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The Kaspersky Incident: How Smart Sensors Can Prevent Future Cybersecurity Disasters

New York Times journalists Nicole Perlwath and Scott Shane expose the threats posed by modern commercial software in an article that reads like a modern-day John Grisham novel. Their story details how Russia appears to have penetrated U.S. agencies via a backdoor in the popular Kaspersky Lab anti-virus software, sold by the Russian-owned company. On September 13, all federal agencies were ordered to remove Kaspersky software from their networks due to the threat the software posed.

While many are asking how this could have happened, the reality is that understanding how, where, and by whom commercial-off-the-shelf (COTS) software is developed is no simple task. That is why discovering and reporting on software installation and usage via a DHS-approved Continuous Diagnostics and Mitigation (CDM) dashboard solution is critical for federal government agencies.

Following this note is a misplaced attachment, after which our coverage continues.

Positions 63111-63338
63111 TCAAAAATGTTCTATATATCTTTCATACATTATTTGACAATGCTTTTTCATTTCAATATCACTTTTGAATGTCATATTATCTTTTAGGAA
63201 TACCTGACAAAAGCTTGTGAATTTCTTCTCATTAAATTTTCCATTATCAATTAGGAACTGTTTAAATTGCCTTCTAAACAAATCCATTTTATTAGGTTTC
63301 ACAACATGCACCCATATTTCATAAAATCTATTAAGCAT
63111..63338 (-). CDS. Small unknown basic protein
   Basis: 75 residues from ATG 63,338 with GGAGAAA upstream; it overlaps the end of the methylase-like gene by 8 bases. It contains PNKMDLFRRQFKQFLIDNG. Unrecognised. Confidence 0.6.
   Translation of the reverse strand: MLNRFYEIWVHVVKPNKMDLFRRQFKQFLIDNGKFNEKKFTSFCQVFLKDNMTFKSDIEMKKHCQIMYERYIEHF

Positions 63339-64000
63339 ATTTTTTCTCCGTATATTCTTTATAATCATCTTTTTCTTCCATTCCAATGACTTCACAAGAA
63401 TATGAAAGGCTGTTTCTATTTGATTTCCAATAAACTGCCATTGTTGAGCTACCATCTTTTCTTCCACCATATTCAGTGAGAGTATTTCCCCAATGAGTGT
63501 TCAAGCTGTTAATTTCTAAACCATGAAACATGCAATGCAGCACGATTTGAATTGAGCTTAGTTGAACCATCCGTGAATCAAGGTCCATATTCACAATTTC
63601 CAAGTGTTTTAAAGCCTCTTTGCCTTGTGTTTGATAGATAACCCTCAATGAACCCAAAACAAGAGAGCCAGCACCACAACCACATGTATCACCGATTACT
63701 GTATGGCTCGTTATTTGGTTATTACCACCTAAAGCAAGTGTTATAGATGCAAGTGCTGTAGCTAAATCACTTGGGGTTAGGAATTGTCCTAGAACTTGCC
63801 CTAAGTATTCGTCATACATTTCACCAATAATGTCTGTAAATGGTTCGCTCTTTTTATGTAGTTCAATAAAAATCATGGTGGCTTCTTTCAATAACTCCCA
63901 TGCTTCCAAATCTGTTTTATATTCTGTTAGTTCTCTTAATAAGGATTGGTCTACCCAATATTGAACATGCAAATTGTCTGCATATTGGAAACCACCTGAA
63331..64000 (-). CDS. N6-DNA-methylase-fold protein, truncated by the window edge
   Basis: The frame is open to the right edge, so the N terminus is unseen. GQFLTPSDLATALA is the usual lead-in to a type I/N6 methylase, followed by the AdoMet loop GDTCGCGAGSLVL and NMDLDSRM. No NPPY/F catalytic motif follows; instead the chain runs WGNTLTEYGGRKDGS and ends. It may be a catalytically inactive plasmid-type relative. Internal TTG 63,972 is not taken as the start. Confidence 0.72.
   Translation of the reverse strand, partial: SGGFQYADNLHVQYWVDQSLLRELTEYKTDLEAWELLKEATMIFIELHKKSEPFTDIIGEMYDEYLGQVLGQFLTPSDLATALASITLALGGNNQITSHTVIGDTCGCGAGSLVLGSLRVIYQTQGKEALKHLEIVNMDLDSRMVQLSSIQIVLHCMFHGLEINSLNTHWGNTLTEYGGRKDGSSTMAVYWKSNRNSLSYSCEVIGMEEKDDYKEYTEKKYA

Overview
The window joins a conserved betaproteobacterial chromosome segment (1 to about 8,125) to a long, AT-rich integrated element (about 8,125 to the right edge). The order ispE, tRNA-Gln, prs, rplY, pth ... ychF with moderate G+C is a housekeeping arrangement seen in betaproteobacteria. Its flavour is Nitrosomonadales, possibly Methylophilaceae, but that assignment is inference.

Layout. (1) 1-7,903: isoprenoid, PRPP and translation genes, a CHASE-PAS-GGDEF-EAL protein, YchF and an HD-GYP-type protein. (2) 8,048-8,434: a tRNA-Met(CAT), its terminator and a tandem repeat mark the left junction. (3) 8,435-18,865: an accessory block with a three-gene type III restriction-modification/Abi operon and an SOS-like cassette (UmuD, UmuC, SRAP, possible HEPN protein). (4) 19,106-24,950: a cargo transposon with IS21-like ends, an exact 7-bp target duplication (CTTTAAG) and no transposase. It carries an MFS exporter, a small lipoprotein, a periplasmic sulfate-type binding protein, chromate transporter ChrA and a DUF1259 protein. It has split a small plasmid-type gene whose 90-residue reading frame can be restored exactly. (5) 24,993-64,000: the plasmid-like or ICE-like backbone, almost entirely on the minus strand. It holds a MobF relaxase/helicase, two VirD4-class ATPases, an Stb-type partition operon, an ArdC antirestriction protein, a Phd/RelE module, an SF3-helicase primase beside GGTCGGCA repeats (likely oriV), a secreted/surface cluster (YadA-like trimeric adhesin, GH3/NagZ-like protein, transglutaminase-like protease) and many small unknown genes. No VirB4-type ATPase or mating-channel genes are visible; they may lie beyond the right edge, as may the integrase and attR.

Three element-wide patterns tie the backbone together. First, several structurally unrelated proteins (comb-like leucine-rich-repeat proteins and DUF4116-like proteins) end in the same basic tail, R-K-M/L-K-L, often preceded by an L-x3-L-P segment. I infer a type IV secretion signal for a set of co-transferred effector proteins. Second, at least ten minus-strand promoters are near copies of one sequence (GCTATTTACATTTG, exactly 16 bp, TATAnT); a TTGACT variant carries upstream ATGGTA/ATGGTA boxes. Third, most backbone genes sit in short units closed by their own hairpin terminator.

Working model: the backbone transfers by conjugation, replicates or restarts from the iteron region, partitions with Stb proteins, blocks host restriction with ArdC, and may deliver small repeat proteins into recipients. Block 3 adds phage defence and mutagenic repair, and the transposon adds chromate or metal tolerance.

Federal supply chain security policies require that products and code include security measures as they are built or developed. Supply chain security is an important tool for Chief Information Security Officers (CISOs) and when combined with enterprise architecture (EA) best practices can greatly reduce risk. EA and information security have a very symbiotic relationship. EA acts as the gatekeeper to the software castle, by only allowing trusted software into the enterprise. EA also performs alternatives analysis when new software is requested and helps determine if the shiny new software has true value or is simply a nice to have, while another trusted and tested product performs 90 percent of what the end- user needs.

In addition, EA keeps metrics on each piece of software: where it’s installed, how it’s used, when it’s used, and whether it’s effective. This critical function is only successful if there are sensors installed on every device on the network. In security circles, this is known as sensor grid density. Are there enough CDM sensors reporting data on cyber risks to give information security and IT operations a clear picture of what is happening on the network?

The Kaspersky incident shows how easily harmful software can be masqueraded, leaving a gaping hole in networks. More compliance checks don’t solve the problem – what’s needed is verification that dangerous software has been removed from the network. The right CDM sensor grid ensures that only trusted software is installed and used. An added benefit is that CDM helps CIOs reduce costs by reporting where software is installed and how often it is being used. CDM is an essential tool for network security and a very effective tool for CIOs who can use it to optimize IT resources. Its adoption will be a giant step forward in securing federal networks.